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Sunday, May 9, 2021

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Paula Richardson (’06, ’19) Paula Richardson (’06, ’19)
 


Marching Aztecs Alumna Named San Diego County Teacher of the Year

Middle school music teacher hopes recognition helps her bang the drum for music education.
By Michael Klitzing
 

Almost every year, Paula Richardson (’06, ’19) says she experiences “one of those moments.” Often, they will occur before a concert, as her assembled middle schoolers nervously rehearse. Invariably, Richardson will need to intervene and offer her students encouragement and guidance on how to play better.

And then?

“And then they do it, and they hear it, and they feel it,” said Richardson, a music teacher at Wilson Middle School in San Diego’s Normal Heights neighborhood. “You can see their faces change and their demeanors change. I'm getting goosebumps just thinking about it. That is what I live for.”

Fueled by those little breakthroughs, the San Diego State University and Marching Aztecs alumna was one of five local educators named a 2020-21 San Diego County Teacher of the Year by the San Diego County Office of Education. She will be honored as part of “A Salute to Teachers,” which will air on Nov. 21, and she is now in the running for the California Teacher of the Year award.

“Something that's true about educators — the good ones — is that they love what they're teaching,” Richardson said. “Music is what I love. I'm so passionate about getting to teach these kids about something that I love.”

From Drumline to the Classroom

Music is what drew Richardson to SDSU in the first place. A drummer by training, she transferred to SDSU from Saddleback College in 2001 to join the Marching Aztecs. While laying down beats at Qualcomm Stadium halftimes and earning her bachelor’s degree in music education, she also coached drumline at multiple local schools. By the time she entered SDSU’s credential program in 2006, she said she already felt a step ahead.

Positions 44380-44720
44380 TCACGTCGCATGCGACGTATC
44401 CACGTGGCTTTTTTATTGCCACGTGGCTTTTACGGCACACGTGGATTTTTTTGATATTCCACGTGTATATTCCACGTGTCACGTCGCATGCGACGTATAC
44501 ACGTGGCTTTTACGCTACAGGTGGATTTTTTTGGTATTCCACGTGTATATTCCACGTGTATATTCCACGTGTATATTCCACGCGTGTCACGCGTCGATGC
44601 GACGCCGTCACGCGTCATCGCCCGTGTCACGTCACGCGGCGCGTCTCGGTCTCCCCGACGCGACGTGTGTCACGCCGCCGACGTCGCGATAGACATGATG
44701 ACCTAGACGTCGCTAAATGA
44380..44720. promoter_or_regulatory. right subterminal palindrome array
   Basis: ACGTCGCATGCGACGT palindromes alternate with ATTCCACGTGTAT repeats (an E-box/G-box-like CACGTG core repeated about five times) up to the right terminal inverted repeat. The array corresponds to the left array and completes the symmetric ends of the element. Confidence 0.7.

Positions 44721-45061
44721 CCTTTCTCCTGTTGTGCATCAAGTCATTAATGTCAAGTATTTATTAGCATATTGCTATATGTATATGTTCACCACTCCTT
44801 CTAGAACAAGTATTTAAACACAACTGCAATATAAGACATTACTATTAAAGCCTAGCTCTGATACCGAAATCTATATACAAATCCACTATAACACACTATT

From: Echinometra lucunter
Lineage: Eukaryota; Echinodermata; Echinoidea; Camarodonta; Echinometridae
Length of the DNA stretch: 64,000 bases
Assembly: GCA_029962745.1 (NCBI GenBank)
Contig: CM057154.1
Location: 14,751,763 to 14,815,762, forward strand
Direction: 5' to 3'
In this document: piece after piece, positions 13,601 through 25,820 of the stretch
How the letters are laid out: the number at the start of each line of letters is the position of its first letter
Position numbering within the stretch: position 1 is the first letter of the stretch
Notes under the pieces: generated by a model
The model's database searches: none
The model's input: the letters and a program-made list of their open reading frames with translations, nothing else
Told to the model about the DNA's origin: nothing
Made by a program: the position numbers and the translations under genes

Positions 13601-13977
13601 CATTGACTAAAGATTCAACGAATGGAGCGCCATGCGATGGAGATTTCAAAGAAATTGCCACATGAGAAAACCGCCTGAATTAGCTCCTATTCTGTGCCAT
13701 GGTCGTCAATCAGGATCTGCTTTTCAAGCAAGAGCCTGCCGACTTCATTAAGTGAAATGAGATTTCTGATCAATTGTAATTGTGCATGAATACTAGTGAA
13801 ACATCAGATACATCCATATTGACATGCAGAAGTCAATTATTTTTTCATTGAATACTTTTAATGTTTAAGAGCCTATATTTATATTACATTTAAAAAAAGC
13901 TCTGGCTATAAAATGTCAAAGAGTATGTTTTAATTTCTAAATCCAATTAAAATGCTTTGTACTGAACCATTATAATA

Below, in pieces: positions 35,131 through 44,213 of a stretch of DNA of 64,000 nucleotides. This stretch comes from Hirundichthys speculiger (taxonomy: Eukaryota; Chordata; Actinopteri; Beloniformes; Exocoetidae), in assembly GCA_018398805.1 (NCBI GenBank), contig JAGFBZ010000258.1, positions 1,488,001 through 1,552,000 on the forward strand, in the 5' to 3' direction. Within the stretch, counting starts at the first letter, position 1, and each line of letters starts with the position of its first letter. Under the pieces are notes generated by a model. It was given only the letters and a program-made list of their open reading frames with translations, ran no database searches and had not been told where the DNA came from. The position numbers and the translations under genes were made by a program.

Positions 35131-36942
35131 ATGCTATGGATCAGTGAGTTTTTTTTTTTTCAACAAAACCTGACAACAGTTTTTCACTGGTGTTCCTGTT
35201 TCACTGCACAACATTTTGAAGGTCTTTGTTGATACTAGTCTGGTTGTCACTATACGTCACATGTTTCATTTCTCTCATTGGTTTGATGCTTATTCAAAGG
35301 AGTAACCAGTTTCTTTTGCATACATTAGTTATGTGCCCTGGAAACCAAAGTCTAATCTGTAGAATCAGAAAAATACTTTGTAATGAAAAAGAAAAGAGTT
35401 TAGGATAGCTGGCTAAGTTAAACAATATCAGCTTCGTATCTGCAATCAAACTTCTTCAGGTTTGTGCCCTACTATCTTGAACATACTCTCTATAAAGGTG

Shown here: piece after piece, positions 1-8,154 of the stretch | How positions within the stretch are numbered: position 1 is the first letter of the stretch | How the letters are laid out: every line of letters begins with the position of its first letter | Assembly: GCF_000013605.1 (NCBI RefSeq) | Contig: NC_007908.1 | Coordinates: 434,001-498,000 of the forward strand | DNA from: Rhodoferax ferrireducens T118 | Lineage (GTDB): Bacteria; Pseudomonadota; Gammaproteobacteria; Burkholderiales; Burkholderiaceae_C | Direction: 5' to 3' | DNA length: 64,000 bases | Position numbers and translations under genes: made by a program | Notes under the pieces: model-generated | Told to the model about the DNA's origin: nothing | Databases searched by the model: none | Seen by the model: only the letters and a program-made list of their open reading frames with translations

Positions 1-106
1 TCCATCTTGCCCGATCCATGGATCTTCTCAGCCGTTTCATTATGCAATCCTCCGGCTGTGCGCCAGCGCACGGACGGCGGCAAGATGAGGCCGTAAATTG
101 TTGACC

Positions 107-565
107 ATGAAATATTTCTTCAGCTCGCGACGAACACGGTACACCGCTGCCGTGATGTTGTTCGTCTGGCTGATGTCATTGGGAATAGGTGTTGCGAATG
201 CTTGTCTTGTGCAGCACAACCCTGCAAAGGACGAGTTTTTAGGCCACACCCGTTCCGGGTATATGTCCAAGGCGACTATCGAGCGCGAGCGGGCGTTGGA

“As a music education major, I got to have experiences in front of students before I even graduated,” said Richardson, who also met her future husband, Tyler Richardson — a member of the Wind Symphony — as an undergrad. “Many other majors do not get those kinds of opportunities until the credential program. Being a student in the SDSU music education program provided me with opportunities to be in the classroom, which made me feel prepared to teach right away.”

Since joining the teaching profession, she has maintained strong SDSU ties. Richardson has served as a guide teacher for School of Teacher Education credential candidates for more than 10 years. Amid the pandemic, her virtual music appreciation instruction is currently augmented by one SDSU credential candidate and one undergraduate fellow from the School of Music and Dance.

Richardson returned to campus to earn her master’s degree in educational leadership with a concentration in PreK-12 in 2019, an experience she said changed her as an educator.

“I am such a different person now than I was before,” she said. “Part of it was my own experience in teaching, but the other part is the variety of experiences you get in the master’s program. The professors were just fantastic. We're talking about top administrators in San Diego teaching my courses. It was very valuable.”

Music Education Advocacy

At Wilson — an urban school where nearly all of the students are eligible for free or reduced lunch — Richardson relishes the chance to share her passion with children of all backgrounds. Her classes engage students with special needs, English language learners and students who otherwise aren’t performing academically. Music, she said, serves as an important outlet to help young people become engaged at school and build confidence and self esteem.

“It teaches them that when they put in this hard work, there's an outcome, and it changes them,” she said.

Now, with the honor as one of San Diego County’s top teachers in hand, she’s ready to bang the drum for music education as loud as she can.

“We've been fighting for the arts since the beginning of time, especially in education,” Richardson said. “I'm now in a position where people are asking me questions and I can say, 'Yeah, let's talk about what a difference the arts make. Let's talk about how arts are for everyone.'

“I feel honored to now be in a position where I can say it and people are going to listen.”